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Hernia

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Lecture on the various hernia afflicting humans for medical students. Encompasses basic sciences, various classifications, clinical presentations including complications and types of repair. Another pet topic of the author.

Published in: Health & Medicine
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Hernia

  1. 1. Hernia Chea Chan Hooi Surgeon Sibu Hospital
  2. 2. Content • Definition • Epidemiology • Risk factors • Classification • Clinical features • Management • Specific configurations • Other types • Q&A
  3. 3. Definition • Protrusion, bulge or projection of organ through the body wall which normally contains it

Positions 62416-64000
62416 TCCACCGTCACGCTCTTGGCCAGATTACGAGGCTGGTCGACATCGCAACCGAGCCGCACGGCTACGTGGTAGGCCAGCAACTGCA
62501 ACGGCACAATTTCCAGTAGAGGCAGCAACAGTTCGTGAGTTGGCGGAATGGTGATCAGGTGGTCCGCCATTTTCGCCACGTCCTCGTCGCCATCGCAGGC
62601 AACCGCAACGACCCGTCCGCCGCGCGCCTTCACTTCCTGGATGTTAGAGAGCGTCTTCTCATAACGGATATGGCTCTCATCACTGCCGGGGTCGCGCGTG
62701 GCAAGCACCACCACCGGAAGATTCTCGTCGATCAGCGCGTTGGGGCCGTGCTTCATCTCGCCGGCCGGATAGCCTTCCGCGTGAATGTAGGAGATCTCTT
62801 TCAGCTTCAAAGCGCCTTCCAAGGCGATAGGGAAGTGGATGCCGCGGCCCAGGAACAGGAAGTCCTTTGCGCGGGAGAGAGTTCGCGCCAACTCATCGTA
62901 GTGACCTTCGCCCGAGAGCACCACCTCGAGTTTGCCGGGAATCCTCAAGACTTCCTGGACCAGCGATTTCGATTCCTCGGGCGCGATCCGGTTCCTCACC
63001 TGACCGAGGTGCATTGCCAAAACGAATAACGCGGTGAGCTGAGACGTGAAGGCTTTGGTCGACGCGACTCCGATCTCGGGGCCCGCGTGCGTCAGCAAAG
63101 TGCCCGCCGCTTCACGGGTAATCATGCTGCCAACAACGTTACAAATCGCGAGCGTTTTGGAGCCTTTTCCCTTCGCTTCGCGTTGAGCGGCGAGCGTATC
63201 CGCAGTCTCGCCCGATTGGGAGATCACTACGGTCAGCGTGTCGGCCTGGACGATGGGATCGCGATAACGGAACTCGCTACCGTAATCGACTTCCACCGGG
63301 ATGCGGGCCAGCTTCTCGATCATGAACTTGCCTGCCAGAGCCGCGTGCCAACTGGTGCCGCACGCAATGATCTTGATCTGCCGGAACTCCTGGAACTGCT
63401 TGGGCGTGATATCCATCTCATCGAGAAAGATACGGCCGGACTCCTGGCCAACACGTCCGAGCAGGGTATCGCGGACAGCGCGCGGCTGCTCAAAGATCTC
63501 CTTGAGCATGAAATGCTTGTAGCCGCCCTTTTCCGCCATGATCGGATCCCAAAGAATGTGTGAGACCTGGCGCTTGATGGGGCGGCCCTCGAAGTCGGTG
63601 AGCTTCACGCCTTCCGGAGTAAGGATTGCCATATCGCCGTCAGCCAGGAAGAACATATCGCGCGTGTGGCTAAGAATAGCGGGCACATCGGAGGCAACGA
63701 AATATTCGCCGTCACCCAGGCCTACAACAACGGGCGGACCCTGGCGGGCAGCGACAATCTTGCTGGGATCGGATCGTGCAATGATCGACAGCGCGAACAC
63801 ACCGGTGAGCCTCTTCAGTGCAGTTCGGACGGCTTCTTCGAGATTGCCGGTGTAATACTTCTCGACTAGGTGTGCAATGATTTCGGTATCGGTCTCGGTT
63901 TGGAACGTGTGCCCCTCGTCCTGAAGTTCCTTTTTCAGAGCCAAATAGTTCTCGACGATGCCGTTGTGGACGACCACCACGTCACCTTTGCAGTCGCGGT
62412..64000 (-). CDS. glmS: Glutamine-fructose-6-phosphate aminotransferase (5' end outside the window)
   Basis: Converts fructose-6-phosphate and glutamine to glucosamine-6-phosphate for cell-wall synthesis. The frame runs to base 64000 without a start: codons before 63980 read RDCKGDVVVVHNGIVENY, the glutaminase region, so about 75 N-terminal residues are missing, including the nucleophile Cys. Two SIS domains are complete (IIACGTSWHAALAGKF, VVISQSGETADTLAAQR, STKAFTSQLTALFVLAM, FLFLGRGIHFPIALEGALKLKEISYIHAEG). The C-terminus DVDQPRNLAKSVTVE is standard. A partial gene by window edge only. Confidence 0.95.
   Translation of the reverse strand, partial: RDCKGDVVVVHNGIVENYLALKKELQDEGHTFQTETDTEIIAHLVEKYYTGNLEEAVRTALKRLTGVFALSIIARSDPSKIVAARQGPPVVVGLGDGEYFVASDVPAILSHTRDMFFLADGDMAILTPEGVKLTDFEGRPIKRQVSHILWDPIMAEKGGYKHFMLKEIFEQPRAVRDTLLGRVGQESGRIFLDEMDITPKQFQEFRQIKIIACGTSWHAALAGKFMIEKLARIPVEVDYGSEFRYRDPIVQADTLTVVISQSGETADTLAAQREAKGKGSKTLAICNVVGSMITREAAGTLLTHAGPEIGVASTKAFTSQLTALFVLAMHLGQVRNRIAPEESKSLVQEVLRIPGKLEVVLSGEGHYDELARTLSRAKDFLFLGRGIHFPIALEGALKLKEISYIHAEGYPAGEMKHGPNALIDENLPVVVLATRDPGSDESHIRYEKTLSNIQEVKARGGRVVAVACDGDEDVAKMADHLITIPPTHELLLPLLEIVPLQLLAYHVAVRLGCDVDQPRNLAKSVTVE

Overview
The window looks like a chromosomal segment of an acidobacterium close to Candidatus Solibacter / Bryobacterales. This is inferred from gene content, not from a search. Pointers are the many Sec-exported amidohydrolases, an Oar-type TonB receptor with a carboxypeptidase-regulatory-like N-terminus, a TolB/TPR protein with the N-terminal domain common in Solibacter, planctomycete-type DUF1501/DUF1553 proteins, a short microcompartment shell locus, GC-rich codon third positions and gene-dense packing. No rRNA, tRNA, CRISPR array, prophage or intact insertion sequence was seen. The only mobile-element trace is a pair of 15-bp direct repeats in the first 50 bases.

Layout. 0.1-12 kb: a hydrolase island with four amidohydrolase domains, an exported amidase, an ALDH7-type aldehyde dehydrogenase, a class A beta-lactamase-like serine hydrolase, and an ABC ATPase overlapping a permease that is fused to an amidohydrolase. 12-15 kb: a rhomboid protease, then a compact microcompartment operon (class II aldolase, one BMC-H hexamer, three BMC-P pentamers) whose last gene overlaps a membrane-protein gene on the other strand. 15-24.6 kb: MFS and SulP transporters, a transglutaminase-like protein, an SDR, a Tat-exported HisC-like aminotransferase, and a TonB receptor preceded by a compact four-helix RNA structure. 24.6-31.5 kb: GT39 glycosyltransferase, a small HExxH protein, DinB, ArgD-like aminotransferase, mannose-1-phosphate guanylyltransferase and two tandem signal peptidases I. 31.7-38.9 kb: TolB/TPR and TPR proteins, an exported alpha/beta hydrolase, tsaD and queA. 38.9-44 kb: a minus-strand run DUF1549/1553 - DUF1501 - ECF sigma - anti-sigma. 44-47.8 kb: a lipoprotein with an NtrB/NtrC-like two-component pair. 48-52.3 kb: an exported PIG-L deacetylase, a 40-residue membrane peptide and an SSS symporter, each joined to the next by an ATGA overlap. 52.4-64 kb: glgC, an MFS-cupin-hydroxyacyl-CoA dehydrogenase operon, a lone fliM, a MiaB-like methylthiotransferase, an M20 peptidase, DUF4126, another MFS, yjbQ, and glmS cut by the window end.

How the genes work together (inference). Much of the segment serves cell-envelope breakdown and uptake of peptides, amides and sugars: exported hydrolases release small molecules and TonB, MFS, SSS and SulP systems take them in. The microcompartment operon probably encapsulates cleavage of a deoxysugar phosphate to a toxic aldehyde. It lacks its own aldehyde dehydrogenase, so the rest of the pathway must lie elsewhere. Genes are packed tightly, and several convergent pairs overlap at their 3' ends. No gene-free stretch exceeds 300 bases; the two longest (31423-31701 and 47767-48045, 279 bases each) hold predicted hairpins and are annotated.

4. 4. Epidemiology • Between 5 – 10% in the US • Inguinal > femoral > other abdominal wall hernias
  5. 5. Risk factors Modifiable Non-modifiable Obesity Chronic straining on defecation or urination Chronic coughing Chronic heavy lifting Ascites Previous surgery Male Prematurity Patent procesus vaginalis Maldescended testis Associated urogenital disorders (ambiguous genitalia, epispadias, hypospadias) Connective tissue disease Aging Family history of hernia
  6. 6. Classification • Anatomical – External • Anterior abdominal wall – Epigastric – Spigelian – Umbilical – Inguinal – Femoral – Obturator • Posterior abdominal wall – Lumbar – Sciatic – Internal • Hiatal hernia • Cerebral herniation • Clinical features – Uncomplicated – Complicated
  7. 7. Clinical features • Impulse on coughing/straining • Uncomplicated – easily reducible • Complicated – usually irreducible – Incarcerated • Contents entrapped within hernia sac, usually large and for years without much symptoms – Obstructed • Bowel luminal obstruction – Strangulated • Blood supply compromised • Causative factors